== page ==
Families Torn Apart By Gun Violence
By: Ashley Ragone
Gina Montalto. Joa quin Oliver. Meadow Pollack. Richard Castaldo. Sean Graves. Angellyh Yambo. Malachi Jackson. Bryan Breen. Cristina LoBrutto. What do these names have in common? The lives of these young adults were taken by a bullet. In the last ten years, the number of mass shootings and deaths in the US from gun violence has increased by the hundreds. Despite the effort from many non-profits and gun control corporations, thousands of people will never return to their family, and you never know when tragedy will rear its ugly head. How do I know what this devastation feels like? The young woman pictured above, Cristina LoBrutto, is my cousin. She was killed in a shooting at a grocery store on August 31, 2012.
Ever since I was a baby, I spent hours with Cristina at my Zia’s house while my parents worked. Cristina would always let me hang out with her despite our age difference of 12 years, more like a big sister than a cousin. I met her friends, and we went on trips together, like to the Crayola Factory that I still have souvenirs from. She came to all my birthday parties, and even dressed up in the feather boas like all my fellow five year old party guests. When she turned 16, I decorated her bedroom door as a surprise after she had a rough day, and I’ll always remember how great it felt to be there for her. She was a big sister, a confidant, and my best friend. On August 31, 2012, when she was 18, that was ripped away from me. Do you remember the summer before first grade? I do. Flashing lights, police, my mother rushing around to comfort everyone, and at six years old I was just so confused about what was going on. A week later, on my first day of elementary school, I was comforted by my teacher while my family attended her funeral. To this day, I remember when I heard that Cristina was gone; a bad man was sick, and took away the closest thing I had to a sibling. What makes it harder is how I’ve grown up. I am turning 16 next month, and I am like a carbon copy of her; I’m always told how we sound the same, act the same, have similar taste in music and fashion, and always looking for the best in people. I keep her close to me through borrowed t-shirts, magazines, and posters from her early 2000’s rock music.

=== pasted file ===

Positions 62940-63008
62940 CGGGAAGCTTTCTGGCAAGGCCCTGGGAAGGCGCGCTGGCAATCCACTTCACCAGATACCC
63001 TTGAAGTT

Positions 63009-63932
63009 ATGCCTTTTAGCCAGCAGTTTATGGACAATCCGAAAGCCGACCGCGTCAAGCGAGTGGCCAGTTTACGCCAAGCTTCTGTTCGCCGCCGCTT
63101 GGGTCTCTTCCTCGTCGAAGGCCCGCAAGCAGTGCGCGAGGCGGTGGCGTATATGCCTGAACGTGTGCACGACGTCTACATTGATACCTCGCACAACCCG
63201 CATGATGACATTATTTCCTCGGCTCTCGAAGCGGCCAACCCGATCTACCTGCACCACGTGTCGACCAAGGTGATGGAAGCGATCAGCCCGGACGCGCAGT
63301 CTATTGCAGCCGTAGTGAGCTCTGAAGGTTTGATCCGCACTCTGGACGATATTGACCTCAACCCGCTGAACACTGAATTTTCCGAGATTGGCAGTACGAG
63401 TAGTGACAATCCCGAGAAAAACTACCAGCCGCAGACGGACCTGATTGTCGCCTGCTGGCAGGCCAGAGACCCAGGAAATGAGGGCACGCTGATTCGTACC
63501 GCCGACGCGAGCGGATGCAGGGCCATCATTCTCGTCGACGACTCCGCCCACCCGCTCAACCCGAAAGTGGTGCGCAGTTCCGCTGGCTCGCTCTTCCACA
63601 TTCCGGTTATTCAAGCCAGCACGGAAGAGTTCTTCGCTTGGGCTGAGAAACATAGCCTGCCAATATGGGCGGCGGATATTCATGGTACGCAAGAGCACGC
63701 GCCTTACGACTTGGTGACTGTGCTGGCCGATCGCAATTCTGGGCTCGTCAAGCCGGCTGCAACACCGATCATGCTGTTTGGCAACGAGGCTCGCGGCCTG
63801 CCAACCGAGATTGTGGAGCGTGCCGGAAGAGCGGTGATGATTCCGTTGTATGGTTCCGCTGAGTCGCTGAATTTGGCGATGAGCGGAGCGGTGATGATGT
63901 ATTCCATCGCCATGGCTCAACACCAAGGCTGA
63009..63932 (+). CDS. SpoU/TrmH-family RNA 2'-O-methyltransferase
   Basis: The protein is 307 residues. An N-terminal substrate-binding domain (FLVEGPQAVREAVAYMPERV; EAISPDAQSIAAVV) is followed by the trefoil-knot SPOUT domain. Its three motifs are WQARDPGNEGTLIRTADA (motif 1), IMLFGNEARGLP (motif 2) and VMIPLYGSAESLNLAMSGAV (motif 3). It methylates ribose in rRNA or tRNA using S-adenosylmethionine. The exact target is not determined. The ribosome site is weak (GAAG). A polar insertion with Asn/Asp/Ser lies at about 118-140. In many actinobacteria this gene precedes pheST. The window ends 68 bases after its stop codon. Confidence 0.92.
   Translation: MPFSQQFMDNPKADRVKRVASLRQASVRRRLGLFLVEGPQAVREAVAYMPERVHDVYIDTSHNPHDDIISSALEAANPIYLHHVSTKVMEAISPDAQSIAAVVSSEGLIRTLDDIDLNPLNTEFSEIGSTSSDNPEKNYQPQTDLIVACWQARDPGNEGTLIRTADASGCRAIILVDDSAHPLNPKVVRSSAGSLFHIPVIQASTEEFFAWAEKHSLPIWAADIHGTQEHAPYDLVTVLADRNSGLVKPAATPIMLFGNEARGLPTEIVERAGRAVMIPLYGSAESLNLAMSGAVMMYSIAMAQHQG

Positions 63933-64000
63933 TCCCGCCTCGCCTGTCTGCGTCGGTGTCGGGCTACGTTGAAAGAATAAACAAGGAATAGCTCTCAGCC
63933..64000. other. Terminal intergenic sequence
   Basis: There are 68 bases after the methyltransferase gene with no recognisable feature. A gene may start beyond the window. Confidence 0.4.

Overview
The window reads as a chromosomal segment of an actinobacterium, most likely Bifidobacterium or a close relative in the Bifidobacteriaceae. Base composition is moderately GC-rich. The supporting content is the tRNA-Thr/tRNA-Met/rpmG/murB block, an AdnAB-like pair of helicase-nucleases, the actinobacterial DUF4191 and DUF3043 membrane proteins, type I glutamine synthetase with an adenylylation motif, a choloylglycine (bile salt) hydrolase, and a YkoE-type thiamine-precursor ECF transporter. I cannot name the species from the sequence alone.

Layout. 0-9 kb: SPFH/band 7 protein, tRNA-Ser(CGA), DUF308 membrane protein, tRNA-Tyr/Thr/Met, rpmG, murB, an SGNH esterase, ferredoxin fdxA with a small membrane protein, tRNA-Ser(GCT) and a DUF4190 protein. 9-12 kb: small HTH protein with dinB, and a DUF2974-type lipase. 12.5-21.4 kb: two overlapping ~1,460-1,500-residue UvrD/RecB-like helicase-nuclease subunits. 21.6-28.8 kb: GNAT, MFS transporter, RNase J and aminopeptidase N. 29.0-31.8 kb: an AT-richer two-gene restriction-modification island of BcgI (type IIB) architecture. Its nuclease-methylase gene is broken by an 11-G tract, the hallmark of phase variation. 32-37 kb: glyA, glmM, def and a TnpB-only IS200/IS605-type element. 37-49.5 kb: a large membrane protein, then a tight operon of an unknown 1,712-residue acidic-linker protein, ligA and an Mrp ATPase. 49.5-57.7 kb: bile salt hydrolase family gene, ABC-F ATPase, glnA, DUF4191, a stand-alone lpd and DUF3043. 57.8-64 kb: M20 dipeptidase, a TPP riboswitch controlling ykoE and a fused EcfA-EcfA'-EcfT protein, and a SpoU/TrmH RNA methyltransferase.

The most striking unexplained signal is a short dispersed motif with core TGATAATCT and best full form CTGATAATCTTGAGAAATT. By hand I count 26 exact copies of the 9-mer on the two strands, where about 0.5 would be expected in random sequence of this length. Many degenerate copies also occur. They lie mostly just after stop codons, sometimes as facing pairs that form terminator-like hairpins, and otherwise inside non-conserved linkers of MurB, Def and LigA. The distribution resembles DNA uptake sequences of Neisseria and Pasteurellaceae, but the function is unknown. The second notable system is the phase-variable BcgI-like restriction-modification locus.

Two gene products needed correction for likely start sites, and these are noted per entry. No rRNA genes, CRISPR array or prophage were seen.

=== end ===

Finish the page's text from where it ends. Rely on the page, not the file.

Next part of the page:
On May 11, she would have turned 28. It is nearing the tenth anniversary of her passing, and to honor her memory I want permanent change. My family worked endlessly to pass Cristina’s Law, a bill that would require employers to run social media background checks on workers. Cristina’s murderer had posted messages implying the pre-meditation of the crime, which could have been prevented. These are real families; these are real stories. Contact your legislators, and reach out to protect your loved ones. Change is possible, and you have the power to make the difference.
Below are some helpful websites to learn more about gun violence and how to make a difference in your community.